Bourbon 1 bottle 1 bottle 1 bottle 1 bottle
Scotch (blended) 1 bottle 2 bottles 2 bottles 3 bottles
Dry Vermouth 1 bottle 1 bottle 2 bottles 2 bottles
Sweet Vermouth 1 bottle 1 bottle 1 bottle 1 bottle
Liqueurs (each) 1 bottle 1 bottle 2 bottles 2 bottles
One bottle refers to a standard 750-milliliter bottle.

Tips

  • If the majority of guests are under 35 years old, increase the vodka, rum, and beer stock.
  • Plan for and offer a great mocktail or two for guests that don't drink alcohol.

Mixers are the nonalcoholic ingredients used in cocktails. Use your judgment on the types of juice and soda you'll need. Overestimate the soda to account for guests who want to drink it without alcohol.

You can skip the sour mix if you have plenty of lemon and lime juices available but may want extra simple syrup. The "other juices" category includes any specialty juices like tomato, pomegranate, apple, or any other juice that may fit a particular cocktail offered.

Mixer Stock for a Full Bar
  10–24 Guests 25 34 Guests 35 59 Guests 60 100 Guests
Club Soda or Seltzer 3 Two-Liters 3 Two-Liters 4 Two-Liters 5 Two-Liters
Ginger Ale 2 Two-Liters 2 Two-Liters 2 Two-Liters 3 Two-Liters
Cola 3 Two-Liters 3 Two-Liters 3 Two-Liters 4 Two-Liters
Diet Cola 3 Two-Liters 3 Two-Liters 3 Two-Liters 4 Two-Liters
Lemon-Lime Soda 2 Two-Liters 3 Two-Liters 3 Two-Liters 4 Two-Liters
Tonic 2 Two-Liters 2 Two-Liters 3 Two-Liters 3 Two-Liters
Orange Juice 2 Quarts 2 Quarts 3 Quarts 3 Quarts
Cranberry Juice 2 Quarts 2 Quarts 3 Quarts 3 Quarts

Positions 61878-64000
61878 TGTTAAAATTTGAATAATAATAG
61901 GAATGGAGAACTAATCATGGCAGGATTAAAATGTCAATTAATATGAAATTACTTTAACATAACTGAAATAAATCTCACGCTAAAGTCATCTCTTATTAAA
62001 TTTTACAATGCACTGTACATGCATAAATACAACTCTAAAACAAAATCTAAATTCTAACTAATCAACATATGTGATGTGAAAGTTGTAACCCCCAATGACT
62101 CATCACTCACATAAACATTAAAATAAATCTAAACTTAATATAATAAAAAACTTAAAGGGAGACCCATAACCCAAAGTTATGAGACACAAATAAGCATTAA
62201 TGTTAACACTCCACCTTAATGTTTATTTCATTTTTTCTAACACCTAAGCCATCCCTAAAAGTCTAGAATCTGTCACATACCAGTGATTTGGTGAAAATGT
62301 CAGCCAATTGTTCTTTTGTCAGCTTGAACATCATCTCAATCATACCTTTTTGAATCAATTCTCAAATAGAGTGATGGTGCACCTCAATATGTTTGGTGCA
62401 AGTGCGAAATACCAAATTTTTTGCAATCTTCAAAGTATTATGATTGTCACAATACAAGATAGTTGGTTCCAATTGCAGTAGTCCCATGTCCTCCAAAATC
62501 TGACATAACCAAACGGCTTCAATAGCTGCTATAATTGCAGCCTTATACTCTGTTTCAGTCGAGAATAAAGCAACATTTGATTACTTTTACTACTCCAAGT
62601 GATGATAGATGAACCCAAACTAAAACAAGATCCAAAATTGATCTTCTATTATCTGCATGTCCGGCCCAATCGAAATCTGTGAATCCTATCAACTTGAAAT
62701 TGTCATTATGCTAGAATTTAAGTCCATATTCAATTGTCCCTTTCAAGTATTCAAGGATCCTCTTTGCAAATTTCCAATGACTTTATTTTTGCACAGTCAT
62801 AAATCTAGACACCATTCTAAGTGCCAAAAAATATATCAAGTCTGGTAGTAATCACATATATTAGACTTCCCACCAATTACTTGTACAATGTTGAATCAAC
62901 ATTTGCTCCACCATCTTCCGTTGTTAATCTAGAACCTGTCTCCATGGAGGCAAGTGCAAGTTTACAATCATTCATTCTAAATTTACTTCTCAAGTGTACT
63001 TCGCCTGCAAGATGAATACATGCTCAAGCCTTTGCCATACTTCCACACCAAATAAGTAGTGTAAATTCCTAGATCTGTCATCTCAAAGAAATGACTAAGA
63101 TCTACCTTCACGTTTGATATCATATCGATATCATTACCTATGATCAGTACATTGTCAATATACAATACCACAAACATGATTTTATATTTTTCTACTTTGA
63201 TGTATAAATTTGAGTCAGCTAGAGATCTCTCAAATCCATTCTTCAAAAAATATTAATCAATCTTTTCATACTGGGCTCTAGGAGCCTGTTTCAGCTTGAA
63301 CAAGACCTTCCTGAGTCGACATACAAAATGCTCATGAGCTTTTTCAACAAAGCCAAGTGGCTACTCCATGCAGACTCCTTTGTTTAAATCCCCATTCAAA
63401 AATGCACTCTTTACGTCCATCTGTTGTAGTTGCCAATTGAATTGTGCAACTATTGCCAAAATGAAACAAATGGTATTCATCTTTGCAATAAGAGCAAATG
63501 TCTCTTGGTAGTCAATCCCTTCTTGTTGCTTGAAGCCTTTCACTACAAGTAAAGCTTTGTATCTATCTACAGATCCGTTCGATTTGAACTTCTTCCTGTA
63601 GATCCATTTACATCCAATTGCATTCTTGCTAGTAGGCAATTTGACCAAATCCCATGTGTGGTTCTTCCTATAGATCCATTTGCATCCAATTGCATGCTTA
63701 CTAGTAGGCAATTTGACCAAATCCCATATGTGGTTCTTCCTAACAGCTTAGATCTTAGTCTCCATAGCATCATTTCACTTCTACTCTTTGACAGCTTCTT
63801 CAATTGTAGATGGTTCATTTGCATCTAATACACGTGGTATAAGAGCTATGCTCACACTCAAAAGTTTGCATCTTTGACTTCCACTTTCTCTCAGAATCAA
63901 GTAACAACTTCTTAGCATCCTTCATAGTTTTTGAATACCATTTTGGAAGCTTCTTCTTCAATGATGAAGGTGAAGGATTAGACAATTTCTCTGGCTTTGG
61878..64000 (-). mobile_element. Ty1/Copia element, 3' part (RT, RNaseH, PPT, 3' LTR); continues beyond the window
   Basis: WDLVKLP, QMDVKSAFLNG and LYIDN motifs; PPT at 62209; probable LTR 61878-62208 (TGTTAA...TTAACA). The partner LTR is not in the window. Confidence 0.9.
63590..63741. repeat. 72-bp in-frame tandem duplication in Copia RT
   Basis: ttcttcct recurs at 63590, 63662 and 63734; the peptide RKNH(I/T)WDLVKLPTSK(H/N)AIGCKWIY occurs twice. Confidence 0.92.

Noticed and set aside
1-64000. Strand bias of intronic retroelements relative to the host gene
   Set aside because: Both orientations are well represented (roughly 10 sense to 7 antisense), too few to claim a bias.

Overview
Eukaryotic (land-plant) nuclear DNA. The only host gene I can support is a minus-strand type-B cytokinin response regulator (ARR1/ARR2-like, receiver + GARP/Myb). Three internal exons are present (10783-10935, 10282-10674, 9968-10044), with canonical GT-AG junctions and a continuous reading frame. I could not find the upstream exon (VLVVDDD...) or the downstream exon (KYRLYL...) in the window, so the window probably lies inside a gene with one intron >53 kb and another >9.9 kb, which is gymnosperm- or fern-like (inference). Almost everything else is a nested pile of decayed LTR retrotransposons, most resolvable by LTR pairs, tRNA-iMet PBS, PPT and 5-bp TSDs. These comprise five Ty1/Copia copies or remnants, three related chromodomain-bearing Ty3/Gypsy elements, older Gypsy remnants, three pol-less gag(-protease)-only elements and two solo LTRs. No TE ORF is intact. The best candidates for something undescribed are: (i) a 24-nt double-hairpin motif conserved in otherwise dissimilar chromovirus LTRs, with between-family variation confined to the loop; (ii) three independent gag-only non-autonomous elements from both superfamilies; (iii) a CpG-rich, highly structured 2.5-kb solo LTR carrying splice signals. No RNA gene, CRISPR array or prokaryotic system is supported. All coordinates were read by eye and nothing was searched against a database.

Grapefruit Juice 2 Quarts 2 Quarts 3 Quarts 3 Quarts
Lemon and Lime Juices (each) 12 ounces 32 ounces 32 ounces 48 ounces
Other Juices (each) 2 Quarts 2 Quarts 3 Quarts 3 Quarts
Grenadine (12 oz.) 1 bottle 1 bottle 1 bottle 2 bottles
Simple Syrup (12 oz.) 1 bottle 1 bottle 2 bottles 2 bottles
Sour Mix (12 oz.) 1 bottle 1 bottle 1 bottle 1 bottle
Aromatic Bitters 1 bottle 1 bottle 1 bottle 1 bottle

Stock a variety of beer, including the most popular brands among your guests. Offer at least two options and more if your guests are particularly fond of beer or could be considered connoisseurs. You can also skip some of the beer and replace it with cans of hard seltzer, which are preferred by many drinkers.

The wine recommendations assume a 5-ounce pour per glass and 750-milliliter bottles. White wine is typically more popular than red, so a few more bottles are suggested. Sparkling wine is good for special celebrations like New Year's Eve but not expected at the majority of parties.

Beer and Wine to Stock
  10–24 Guests 25 34 Guests 35 59 Guests 60 100 Guests
Beer (bottles or cans) 50 75 80 100
White Wine 7 bottles 7 bottles 8 bottles 11 bottles
Red Wine 2 bottles 3 bottles 5 bottles 6 bottles
Sparkling Wine 4 bottles 5 bottles 6 bottles 6 bottles

Garnishes are cheap so it is always best to overestimate. Add more if you're using fresh fruit for lemon and lime juice and consider juicing them in advance.

Garnishes to Stock
  Average Per Guest
Lemons 1/2 lemon
Precut slices and, if you like, twists
Limes 1/2 lime
Precut slices or wedges
Olives 2 olives
Cherries 2 cherries

Don't Forget the Ice

The other key to any great drink is ice. Plan on one pound of ice per person. This will be enough for mixing drinks and to keep the beer and wine cold.